Angie Day grew up in the Braeswood area of Houston and graduated in 1990 from St. Agnes Academy, the sister school to Strake Jesuit. She put her hometown to good use in her debut novel, The Way to Somewhere, published by Simon & Schuster this year. Day's 18-year-old tomboy antagonist wants mightily to get out of Houston and away from the uninspiring men she meets; meanwhile she spends her time watching bands at Fitzgerald's, cruising through River Oaks's opulence, and having an affair with a University of Houston professor who lives in West U. The book garnered solid reviews from publications like Newsday and People magazine and marks a promising beginning for Day, who now lives in New York.
Angie Day grew up in the Braeswood area of Houston and graduated in 1990 from St. Agnes Academy, the sister school to Strake Jesuit. She put her hometown to good use in her debut novel, The Way to Somewhere, published by Simon & Schuster this year. Day's 18-year-old tomboy antagonist wants mightily to get out of Houston and away from the uninspiring men she meets; meanwhile she spends her time watching bands at Fitzgerald's, cruising through River Oaks's opulence, and having an affair with a University of Houston professor who lives in West U. The book garnered solid reviews from publications like Newsday and People magazine and marks a promising beginning for Day, who now lives in New York.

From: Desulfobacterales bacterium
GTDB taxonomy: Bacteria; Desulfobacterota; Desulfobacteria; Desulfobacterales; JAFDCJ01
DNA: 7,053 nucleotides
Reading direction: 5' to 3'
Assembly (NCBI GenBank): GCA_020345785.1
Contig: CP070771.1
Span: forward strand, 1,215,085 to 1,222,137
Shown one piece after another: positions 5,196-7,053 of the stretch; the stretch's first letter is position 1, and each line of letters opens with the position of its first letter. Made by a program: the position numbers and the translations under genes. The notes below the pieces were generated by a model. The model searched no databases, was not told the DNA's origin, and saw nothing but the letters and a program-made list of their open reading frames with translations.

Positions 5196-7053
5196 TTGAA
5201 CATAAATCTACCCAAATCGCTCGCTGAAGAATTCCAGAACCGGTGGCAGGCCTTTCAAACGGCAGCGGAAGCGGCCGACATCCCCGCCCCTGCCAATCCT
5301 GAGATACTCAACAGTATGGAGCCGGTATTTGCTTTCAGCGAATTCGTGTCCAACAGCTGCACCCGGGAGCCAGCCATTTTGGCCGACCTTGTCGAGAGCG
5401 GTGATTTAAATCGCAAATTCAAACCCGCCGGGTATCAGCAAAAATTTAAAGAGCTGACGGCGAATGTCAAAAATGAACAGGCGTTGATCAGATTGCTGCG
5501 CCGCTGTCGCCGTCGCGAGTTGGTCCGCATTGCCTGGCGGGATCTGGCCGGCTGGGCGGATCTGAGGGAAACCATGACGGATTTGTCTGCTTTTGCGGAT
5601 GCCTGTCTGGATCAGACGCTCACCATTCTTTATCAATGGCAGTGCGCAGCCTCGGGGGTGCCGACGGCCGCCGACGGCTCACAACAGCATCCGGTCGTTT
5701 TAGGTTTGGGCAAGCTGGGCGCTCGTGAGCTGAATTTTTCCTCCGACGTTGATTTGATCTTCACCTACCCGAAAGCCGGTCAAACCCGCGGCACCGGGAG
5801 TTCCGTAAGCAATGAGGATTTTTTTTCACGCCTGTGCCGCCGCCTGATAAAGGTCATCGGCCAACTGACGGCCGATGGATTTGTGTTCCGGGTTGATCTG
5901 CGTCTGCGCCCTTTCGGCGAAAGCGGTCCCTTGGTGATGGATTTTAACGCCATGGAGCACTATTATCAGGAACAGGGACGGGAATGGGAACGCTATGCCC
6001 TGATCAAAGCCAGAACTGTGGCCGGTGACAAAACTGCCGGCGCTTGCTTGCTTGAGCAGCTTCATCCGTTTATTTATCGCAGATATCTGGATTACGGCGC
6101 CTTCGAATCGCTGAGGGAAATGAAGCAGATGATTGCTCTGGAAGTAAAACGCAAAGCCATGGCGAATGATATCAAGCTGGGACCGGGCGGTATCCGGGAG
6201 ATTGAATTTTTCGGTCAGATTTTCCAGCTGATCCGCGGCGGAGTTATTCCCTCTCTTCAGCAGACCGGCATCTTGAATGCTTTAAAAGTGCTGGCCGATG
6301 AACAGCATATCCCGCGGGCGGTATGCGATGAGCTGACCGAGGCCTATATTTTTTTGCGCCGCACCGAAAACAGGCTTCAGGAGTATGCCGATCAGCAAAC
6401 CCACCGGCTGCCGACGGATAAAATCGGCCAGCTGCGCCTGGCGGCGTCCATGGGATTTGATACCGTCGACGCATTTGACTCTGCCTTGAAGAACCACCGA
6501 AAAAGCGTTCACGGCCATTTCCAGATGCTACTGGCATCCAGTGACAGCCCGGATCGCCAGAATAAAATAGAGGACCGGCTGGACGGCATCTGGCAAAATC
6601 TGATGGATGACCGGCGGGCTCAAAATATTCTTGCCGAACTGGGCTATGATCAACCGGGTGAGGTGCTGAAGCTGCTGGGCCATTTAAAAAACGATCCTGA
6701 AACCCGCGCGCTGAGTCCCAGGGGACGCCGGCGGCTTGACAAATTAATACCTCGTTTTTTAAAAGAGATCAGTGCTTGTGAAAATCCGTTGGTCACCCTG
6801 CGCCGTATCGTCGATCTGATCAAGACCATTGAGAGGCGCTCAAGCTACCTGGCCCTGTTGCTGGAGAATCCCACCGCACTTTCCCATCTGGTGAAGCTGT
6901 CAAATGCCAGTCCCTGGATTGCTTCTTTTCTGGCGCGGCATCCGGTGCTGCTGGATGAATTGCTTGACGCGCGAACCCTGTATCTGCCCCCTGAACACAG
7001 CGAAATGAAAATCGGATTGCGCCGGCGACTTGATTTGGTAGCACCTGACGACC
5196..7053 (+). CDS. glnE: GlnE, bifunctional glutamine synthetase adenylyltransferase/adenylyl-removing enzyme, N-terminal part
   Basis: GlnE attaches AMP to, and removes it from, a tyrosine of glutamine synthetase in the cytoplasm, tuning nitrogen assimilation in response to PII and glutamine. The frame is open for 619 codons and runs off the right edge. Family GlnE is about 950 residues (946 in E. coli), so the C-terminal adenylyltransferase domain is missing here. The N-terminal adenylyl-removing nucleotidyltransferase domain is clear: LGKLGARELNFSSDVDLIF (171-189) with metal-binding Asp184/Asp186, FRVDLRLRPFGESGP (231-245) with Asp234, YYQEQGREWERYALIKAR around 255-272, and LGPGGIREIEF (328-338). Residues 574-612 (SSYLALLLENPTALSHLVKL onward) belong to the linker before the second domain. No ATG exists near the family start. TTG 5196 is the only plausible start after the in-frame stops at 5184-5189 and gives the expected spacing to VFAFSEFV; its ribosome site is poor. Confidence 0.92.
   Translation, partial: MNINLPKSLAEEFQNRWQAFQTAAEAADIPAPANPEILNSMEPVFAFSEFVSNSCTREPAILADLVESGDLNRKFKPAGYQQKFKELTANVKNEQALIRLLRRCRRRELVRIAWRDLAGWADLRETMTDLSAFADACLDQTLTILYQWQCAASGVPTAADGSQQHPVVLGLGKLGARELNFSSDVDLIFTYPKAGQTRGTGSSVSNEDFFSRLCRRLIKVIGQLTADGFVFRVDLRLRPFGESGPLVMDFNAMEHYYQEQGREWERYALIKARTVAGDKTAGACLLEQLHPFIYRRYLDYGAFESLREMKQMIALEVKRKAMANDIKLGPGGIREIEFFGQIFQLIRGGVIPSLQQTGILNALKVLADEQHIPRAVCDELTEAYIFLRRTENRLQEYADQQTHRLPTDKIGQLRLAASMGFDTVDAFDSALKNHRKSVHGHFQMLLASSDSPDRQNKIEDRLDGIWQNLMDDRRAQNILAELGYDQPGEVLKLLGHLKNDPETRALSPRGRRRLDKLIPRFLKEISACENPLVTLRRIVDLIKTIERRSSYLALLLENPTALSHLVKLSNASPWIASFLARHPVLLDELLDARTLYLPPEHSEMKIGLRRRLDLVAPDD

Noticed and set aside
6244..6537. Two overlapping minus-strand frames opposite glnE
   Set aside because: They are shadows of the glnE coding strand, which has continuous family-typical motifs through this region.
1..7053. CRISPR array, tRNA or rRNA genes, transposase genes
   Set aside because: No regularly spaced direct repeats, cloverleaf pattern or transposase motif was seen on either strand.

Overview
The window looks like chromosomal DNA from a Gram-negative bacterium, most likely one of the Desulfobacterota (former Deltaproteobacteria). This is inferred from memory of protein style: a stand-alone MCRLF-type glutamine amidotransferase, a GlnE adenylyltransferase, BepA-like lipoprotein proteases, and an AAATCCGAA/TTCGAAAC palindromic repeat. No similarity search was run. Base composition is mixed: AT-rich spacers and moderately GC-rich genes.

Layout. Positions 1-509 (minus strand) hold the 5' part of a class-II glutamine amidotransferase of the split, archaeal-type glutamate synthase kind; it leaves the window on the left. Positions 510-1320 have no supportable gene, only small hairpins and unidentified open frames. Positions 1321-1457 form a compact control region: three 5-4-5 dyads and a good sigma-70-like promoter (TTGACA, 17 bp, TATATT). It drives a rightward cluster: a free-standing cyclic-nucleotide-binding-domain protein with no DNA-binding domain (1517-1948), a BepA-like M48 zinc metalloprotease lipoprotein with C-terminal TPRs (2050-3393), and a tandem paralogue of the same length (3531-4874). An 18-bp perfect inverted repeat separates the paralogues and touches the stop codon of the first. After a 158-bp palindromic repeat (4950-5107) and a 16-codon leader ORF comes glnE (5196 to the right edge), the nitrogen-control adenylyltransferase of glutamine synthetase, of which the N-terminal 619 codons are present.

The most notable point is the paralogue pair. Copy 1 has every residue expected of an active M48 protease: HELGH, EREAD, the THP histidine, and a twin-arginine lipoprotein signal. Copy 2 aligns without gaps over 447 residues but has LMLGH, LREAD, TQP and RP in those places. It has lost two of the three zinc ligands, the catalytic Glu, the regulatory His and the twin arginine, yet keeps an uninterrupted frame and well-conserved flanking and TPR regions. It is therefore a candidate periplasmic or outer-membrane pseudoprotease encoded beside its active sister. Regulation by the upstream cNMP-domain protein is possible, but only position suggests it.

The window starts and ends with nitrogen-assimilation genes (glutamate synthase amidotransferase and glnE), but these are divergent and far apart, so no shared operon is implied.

DJs come and go in this town. Sometimes they pack it in and move on to greener pastures. Or occasionally they just give up the life altogether. Just recently, Sista Stroke (or Oktober Davila, or whatever alias you might know her by) said farewell to Houston and fled to the more progressive streets of Chicago. She will surely be missed by her loyal following -- and yes, Sista Stroke did have a loyal following. As one of the handful of local female DJs (Soul Free and Rocky B, to name a couple others) who get their groove on at various clubs, she was the most visible, the most versatile and the most respected female turntablist this beat-droppin' town has come up with. Whether she was dropping heavy, soulful house sounds ("strokin' beats," she called them) at spots like Hyperia or joining forces with the music collective GrooveMatters as their resident decknician, Stroke was an integral component to the local dance scene. Plus, it didn't hurt that she had the dark, exotic looks and magnetic charisma that would make any dude wish he had an active interest in collecting vinyl records. Sista Stroke was a DJ who could save your life from a broken heart.